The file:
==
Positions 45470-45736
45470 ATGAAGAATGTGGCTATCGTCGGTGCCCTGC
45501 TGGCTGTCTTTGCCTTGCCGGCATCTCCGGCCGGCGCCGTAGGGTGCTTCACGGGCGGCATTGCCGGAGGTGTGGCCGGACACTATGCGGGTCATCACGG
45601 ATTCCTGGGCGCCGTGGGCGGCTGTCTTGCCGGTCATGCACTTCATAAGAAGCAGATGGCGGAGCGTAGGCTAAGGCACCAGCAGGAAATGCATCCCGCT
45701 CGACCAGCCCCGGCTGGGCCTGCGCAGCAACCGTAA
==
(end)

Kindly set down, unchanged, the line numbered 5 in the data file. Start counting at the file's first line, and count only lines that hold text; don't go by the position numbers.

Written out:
45701 CGACCAGCCCCGGCTGGGCCTGCGCAGCAACCGTAA